SU student identified as defendant in nationally reported sexual assault case
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Editor’s note: This story contains details of alleged sexual assault according to New Jersey court records.
Gianmarco Castronovo, a former rising sophomore broadcast and digital journalism student, is no longer enrolled at Syracuse University after being identified as the alleged perpetrator of a sexual assault in New Jersey.
In a family court case where he is referred to only as G.M.C., Castronovo, then 16, was accused of sexually assaulting a girl, also 16, at a house party in New Jersey. She was visibly intoxicated, slurring her speech and stumbling, according to prosecutors in Monmouth County, New Jersey. He filmed the assault and later shared the video with friends, prosecutors said.
He later texted his friends, “When your first time having sex is rape,” prosecutors said. The case recently made national news, including an article by The New York Times, because the presiding family court judge decided it wasn’t rape, and denied the prosecutor’s request to charge Castronovo as an adult.
“He is clearly a candidate for not just college but probably for a good college,” Judge James Troiano said in 2018. “His scores for college entry were very high.”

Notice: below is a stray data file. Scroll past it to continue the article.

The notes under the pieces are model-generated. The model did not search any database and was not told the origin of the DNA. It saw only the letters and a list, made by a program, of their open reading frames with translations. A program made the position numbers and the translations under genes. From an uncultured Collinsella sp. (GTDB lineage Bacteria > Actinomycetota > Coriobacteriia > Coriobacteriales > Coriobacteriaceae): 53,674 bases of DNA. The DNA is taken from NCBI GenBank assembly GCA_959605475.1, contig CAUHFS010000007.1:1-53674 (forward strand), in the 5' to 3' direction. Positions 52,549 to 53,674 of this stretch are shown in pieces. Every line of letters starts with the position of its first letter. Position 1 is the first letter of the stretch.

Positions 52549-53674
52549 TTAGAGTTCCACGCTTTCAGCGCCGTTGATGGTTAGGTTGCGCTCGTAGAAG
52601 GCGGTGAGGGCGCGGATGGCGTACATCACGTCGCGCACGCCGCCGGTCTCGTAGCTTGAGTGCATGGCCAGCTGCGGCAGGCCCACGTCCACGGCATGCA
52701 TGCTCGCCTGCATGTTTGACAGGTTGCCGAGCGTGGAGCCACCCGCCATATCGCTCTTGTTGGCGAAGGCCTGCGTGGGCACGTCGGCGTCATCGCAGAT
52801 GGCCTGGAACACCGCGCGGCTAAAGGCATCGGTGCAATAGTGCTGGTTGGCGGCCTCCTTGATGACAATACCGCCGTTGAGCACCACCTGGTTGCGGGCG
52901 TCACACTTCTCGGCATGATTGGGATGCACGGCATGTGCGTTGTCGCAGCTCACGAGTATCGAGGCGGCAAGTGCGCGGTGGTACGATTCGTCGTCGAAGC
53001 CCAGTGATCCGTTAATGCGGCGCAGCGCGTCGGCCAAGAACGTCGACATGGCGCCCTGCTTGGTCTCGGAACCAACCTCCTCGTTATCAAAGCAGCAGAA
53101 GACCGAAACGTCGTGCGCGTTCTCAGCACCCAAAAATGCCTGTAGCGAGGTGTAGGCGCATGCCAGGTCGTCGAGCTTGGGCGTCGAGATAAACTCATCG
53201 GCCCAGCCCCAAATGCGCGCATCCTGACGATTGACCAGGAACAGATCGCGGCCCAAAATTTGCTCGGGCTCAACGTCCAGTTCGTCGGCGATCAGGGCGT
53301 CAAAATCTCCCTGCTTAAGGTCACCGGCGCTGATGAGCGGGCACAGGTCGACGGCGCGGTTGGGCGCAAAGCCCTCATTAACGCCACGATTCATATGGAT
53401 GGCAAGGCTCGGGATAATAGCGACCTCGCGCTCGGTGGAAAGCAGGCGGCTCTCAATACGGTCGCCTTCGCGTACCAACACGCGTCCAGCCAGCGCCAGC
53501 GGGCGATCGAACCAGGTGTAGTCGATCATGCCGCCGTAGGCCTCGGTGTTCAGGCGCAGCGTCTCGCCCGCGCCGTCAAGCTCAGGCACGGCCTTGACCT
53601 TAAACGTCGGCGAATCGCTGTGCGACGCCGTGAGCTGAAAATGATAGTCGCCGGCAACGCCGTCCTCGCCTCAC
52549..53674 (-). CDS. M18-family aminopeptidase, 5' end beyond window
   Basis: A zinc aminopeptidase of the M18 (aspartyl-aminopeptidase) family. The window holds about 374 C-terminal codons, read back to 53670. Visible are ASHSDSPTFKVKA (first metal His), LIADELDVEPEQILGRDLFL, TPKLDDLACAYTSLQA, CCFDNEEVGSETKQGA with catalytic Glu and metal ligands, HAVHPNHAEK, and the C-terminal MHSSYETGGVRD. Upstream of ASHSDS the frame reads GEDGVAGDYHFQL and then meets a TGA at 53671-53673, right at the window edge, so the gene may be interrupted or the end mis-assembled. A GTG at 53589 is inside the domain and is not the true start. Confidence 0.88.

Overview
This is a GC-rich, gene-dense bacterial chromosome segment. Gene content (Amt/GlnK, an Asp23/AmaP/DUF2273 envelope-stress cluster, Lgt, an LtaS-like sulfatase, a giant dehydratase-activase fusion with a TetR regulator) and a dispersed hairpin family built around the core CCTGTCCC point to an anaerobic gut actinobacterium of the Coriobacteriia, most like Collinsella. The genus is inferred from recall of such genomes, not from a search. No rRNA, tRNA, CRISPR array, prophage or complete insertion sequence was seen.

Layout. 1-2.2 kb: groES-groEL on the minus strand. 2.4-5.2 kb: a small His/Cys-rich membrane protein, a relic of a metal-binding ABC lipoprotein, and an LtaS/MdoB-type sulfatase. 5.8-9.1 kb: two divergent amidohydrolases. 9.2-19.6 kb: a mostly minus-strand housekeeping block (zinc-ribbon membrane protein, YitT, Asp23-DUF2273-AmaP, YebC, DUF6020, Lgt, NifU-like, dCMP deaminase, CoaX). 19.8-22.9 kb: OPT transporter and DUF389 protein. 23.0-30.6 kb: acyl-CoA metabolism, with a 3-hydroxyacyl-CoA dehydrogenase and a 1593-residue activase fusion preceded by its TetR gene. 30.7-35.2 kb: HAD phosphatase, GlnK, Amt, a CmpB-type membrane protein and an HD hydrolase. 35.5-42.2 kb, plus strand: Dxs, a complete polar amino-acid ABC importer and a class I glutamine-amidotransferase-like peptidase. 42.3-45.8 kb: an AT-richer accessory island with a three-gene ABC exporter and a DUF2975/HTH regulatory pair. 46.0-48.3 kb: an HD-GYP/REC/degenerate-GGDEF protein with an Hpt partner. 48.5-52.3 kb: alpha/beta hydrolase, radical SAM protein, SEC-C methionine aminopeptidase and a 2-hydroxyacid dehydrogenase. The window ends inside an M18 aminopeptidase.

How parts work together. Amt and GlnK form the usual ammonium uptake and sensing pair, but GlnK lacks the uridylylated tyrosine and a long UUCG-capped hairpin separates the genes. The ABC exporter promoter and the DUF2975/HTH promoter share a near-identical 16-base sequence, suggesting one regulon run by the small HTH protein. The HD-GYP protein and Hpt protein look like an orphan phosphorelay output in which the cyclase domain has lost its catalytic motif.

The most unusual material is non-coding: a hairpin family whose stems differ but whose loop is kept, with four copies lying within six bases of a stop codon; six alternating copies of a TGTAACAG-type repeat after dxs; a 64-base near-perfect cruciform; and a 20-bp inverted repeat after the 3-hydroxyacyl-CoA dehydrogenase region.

Troiano’s ruling became public after an appeals court issued a 14-page ruling in June that reversed the judge’s decision and warned him against being biased in favor of affluent teenagers. Family court proceedings are not usually public. The victim is referred to as Mary in the court papers, an alias to protect her identity.
The Daily Orange investigated whether G.M.C. and Castronovo were the same person after several people on Twitter connected the former SU student to the case. Castronovo’s identification as G.M.C. on social media led to calls for the university to take action against him.
The D.O. named Castronovo in its request to SU for comment and provided a link to the Times article detailing the allegations against G.M.C.
Sarah Scalese, senior associate vice president for university communications, said in a Tuesday response to The D.O. that “the individual in question” is no longer a student at SU.
“The individual in question is no longer a student at Syracuse University,” Scalese said in an email response to The D.O. She added that “Syracuse University does not tolerate sexual and relationship violence of any kind, including incidents that occur off campus.”
The university declined to confirm whether he willingly left or was expelled, citing federal privacy laws. The same statement emailed to The D.O. was posted on SU News, the university’s press outlet, and does not name Castronovo.
Family court records describing the case weren’t made public until the appeals court’s ruling in June, more than a year after Castronovo’s acceptance into SU’s Class of 2022.
Amy Nakamura | Co-Digital Editor